The guys come over and we talk about places they could stalk this week without messing up the evening sits. I suggest a path from the picnic area up to Gumbo, along Craig’s Trail, and up the pond up to the Upper End Field. They strike out for the old camp to check out Craig’s Trail.

Doug and I bundle up in every piece of clothing we brought with us and set out in our convertible in 31 degree weather to go pickup cameras. If you want to know what I look like when I'm cold and cranky, this is it:
 -

We pull all cards, cameras left running at: Camp Feeder, Charlies Field, Pine Field, Blue Lake Field, and at Cohen’s Bluff Field I leave my new A7i in video mode to see how that looks.

We found and pulled out an old ladder stand out of the woods over by Crossroads and put it on the pile of old stands in the old camp. When we get back to the new camp we take apart the old sign that was leaning on the bunk house and put it on the lumber pile over by the old shed. That thing was a handful! I don't know if Andrew wanted that gone or not, but it needed to go.

I go over the pictures, nothing shocking beyond the number of deer and the bucks in particular on camera. Hogs have cleared out of Blue Top after our tracking, might take them a while to settle back in. I make a fire outside and ponder things for a while. I take a piece of paper and schedule out groups of feeders to sit each night appropriate to the number of hunters we have each day. I pray I can put all these guys on hogs this week as the South side of the property looks to be one or two stand short for six guys.

When the guys come back they give the report. They covered all 3 areas plus a little more this morning. I guess I didn't say that those areas should have been covered over the course of their 3 days of hunting. I'm worried it's too much scent.

We eat grilled panini sandwiches. For tonight I want to put Bryan and Keith into the best stands I have access too and in the middle of the property Wild Fire and Hog Wallow are looking great right now.

I tell them to descent and be ready to be on stand by 3:00. They plan to take red headlamps and sit until 7pm. I ask Doug to deploy them via Andrew’s truck, and then to sit the 2nd Hardwood Flat near Bent Pine for himself. He agrees it sounds like a solid plan and takes them out.

He takes his headlamp and will bring them back for Venison Stew. Not award winning, but spectacular in it’s own right. I will go to Blue Top. There hasn’t been a pig there in 48 hours, but they will come back eventually. I will leave at 4:00 and be in there by 4:30. I will sit until 9pm feed goes off and come back right then if I don’t hear anything. Better bundle up, it’s cold here!

* hunting journal up to date

Driving out of camp real easy in my truck I see 1 hog trotting before Cohen's Bluff Field. Probably 100 pound meat hog. Just on the other side on that field going the opposite direction I see 3 bigger hogs heading the other way. Another quarter of a mile up by Blue Lake Field I see one big sow and 6 piglets (5 black, 1 red) on the left side of the road. The sow crosses into the brush right behind me. The little buggers get confused and start following my black truck down the road instead of following their momma into the cane! I snap one picture of them in my rear view before I continue on. Too cute, but it doesn't turn out.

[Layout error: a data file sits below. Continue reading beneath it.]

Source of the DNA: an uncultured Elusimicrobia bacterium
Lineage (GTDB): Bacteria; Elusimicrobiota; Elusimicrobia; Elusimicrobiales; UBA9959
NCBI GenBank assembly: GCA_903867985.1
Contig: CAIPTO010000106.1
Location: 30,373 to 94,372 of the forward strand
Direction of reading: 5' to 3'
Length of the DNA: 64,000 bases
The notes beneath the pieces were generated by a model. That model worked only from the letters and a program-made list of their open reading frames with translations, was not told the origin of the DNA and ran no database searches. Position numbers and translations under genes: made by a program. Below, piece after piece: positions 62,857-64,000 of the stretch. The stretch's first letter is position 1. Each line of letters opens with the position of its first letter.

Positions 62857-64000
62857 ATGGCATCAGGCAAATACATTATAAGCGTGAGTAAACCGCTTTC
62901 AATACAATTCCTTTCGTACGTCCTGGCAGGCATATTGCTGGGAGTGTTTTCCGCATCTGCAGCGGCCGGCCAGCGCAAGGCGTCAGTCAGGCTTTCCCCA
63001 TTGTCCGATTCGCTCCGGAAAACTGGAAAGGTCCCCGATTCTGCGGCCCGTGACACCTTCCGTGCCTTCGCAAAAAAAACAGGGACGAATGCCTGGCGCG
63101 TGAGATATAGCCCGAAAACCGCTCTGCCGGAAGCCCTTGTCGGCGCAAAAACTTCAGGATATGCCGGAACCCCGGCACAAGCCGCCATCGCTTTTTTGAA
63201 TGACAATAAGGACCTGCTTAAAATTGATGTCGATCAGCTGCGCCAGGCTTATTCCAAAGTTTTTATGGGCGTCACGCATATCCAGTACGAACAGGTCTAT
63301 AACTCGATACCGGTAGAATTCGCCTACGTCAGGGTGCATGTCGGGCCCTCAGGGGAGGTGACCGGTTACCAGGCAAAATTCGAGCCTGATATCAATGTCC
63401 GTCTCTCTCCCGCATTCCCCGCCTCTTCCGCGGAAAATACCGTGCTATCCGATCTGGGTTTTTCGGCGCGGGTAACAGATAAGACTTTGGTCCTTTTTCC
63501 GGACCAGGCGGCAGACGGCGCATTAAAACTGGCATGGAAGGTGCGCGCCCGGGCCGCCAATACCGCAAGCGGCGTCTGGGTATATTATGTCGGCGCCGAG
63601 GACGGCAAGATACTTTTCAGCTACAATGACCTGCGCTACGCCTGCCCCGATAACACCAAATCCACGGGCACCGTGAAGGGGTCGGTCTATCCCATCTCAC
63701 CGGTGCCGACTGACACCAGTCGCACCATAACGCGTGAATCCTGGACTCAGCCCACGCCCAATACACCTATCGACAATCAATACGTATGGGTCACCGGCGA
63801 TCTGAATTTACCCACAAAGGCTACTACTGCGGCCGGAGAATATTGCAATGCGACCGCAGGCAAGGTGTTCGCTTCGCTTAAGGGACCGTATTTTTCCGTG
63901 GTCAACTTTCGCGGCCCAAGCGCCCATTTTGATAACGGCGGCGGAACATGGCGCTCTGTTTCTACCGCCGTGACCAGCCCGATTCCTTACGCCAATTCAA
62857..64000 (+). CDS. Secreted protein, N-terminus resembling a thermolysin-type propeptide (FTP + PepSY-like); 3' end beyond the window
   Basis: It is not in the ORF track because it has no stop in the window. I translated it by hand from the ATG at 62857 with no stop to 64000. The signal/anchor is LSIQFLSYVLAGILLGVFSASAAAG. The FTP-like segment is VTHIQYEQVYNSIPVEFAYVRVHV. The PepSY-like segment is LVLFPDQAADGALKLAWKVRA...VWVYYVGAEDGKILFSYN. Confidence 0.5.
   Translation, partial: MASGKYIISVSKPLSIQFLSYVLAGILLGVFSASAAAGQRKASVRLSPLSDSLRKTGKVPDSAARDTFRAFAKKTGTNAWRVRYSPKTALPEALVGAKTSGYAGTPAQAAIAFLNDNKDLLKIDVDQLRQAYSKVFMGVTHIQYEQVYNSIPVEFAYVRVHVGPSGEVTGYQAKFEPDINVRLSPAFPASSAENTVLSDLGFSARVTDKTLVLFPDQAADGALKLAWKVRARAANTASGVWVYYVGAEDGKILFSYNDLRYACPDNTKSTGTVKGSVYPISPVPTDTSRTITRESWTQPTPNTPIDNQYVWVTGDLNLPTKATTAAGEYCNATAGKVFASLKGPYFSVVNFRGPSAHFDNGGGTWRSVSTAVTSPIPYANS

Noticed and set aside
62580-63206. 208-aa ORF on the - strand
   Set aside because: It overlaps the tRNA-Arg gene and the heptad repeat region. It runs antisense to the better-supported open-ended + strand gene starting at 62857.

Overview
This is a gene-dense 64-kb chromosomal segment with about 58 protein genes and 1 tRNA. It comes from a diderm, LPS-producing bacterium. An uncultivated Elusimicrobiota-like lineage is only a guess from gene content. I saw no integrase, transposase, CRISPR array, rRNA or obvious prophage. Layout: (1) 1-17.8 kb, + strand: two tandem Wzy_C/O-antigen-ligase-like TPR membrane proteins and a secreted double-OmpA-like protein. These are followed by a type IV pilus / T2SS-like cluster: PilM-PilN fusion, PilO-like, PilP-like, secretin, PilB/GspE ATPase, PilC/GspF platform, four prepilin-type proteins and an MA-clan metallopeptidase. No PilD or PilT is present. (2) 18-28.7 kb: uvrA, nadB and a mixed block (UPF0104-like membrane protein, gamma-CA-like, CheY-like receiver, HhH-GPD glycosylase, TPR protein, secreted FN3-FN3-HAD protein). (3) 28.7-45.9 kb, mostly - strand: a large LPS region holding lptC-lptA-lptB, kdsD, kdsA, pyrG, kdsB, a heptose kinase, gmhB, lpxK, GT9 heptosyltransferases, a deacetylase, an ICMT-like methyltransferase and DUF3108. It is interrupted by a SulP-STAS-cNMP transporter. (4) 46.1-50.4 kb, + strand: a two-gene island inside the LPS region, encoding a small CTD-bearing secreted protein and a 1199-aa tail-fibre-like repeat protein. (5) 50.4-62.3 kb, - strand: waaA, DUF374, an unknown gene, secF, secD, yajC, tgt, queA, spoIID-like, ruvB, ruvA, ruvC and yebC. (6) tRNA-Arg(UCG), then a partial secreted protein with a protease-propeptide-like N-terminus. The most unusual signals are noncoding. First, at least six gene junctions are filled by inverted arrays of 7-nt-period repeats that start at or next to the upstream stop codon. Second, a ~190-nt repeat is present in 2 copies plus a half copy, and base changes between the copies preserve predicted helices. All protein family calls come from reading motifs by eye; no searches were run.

5:15 I see a deer's eye through the trees. He's a button buck and he starts coming in. I know they are out of season, but if I can beat a deer's eye and nose it's a good sign for hogs. After this little dude, 4 more come in behind him. 4:50 they are at the feeder.
 -

As dark approaches I stick my head out of the blind and say "Get out of here", that saves a little corn for the hogs. Feeder goes off in the dark at 7pm, then 8pm, then 9pm. Maybe I shouldn't have scared away my entertainment. Felt like a long sit.

I pack up at 9:30 and walk out to the truck, load it up and head to camp. I get there and Doug says "what's wrong with Andrew's tailgate?" I'm feeling a little burned crispy after a long sit and I snap "Dude, I don't even know. Do I need to look at it tonight or can it wait for tomorrow?" The glean in his eye was a giveaway "No, I think you should look at it tonight." I put my boots back on, turned on my headlamp, and when I got out there I found the problem. Yep, BDH for the poor truck. Big Dead Hog was stopping the tailgate from closing...

Now before I continue I should say a little something. Bryan has been down to Wild Things a few times before this, but he has never got a shot at a hog before. The time he joined Camp (h)Ambush he hunted 5 days without seeing a hog! Heck the poor guy was the only guy not to see a hog that trip! Short story, the guy has seen the lows of hog hunting. He has paid his dues.

Now this particular night he offers the best stand to his son and takes Wild Fire. No slouch, but I would have put my money on Hog Wallow. He sets up and relaxes. The feeder goes off and a hog starts circling. It comes in to 25 yards and starts circling back the opposite way. He pulls back his string, then lets it down. The boar turns and he starts to pull again before letting down a second time. He begins his draw cycle a third time, but lets it down again. Bryan takes a few breaths and composes himself in the waning daylight. On his fourth draw cycle he hits anchor and his arrow hits true on that boar standing broadside at 25 yards.